Fake news a 'public health emergency' - author

Fake news is a "public health emergency" with potentially apocalyptic consequences, says former NZ Herald editor and author Stephen Davis.

"It's just like the Ebola virus but it's more likely to kill you. Disinformation will destroy society."

Davis' new book, Truthteller, addresses what he sees as a critical lack of media literacy among both journalists and the general public.  

"I wrote Truthteller, because every year I would give my journalism students a test to do research online and distinguish truth from fiction. Every year the numbers of students failing went up. Last time 70 percent failed."

Speaking to Newshub Nation, Davis says while misinformation is nothing new, the sheer volume the internet facilitates has changed everything.  

"There was always fake news and there are always politicians and dictators trying to manipulate the truth, but now they have social media. And now the issue is, the amount of information is so great that you can hide lies in that ocean."

When it comes to who is most responsible for allowing misinformation to circulate, Davis is emphatic.

"I think Facebook is now the world's most irresponsible company. Facebook is a publisher… Facebook needs to be responsible for what appears on that platform. And there is no point in telling me it can't be done."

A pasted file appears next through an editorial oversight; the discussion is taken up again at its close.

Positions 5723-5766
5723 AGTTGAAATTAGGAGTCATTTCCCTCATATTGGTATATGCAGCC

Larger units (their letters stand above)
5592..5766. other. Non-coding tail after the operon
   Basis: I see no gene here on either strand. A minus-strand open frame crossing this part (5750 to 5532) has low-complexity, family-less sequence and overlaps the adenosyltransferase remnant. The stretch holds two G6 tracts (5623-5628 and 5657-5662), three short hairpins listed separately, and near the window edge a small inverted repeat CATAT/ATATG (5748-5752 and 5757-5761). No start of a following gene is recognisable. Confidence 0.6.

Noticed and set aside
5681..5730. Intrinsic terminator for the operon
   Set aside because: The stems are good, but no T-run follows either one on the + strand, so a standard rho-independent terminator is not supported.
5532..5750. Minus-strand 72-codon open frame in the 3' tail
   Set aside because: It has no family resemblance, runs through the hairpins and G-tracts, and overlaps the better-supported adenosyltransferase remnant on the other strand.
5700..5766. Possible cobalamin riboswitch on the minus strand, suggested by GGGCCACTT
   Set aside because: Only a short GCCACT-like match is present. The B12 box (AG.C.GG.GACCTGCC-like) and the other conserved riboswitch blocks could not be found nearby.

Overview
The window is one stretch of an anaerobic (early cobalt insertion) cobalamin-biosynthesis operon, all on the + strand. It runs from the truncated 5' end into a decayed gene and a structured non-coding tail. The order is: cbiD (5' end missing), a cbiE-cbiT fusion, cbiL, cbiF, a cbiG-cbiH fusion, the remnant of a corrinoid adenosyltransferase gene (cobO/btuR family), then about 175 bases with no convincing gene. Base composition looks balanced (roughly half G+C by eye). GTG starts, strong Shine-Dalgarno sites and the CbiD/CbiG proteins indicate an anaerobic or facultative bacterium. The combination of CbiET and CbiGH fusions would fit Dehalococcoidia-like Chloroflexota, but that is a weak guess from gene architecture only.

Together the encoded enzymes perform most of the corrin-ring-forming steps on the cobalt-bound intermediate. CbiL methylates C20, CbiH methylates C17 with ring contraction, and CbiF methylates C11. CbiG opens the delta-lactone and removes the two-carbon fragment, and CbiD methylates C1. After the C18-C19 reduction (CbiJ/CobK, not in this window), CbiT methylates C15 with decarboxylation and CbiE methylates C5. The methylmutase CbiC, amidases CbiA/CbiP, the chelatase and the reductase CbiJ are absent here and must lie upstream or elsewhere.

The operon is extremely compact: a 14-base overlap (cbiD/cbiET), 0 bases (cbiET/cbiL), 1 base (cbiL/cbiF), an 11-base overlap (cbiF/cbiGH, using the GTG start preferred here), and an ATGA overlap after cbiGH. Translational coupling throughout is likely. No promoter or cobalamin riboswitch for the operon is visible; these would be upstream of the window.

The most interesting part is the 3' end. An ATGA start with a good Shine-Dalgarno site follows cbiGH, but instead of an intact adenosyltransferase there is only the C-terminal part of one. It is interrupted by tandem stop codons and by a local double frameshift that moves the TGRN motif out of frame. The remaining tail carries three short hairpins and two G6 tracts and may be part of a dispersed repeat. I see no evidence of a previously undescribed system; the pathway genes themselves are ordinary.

Guy Rosen, Facebook's vice president of product management, released a lengthy statement this week, saying the artificial intelligence in charge of identifying violent content needs more training.

The explanation doesn't convince Davis.

"Here is an organisation that has algorithms so sophisticated that if you type three words into a search then Facebook will be able to send us an ad about it just instantly. They just haven't devoted enough time and resources to this."

The author calls for more education on media literacy in schools but says training the next generation to tell truth from lies online will take time.

"To be honest I started writing Truthteller as an optimist and then steadily became a pessimist as I did more research because it's going to get worse before it gets better."

Watch the video. 

Newshub Nation.

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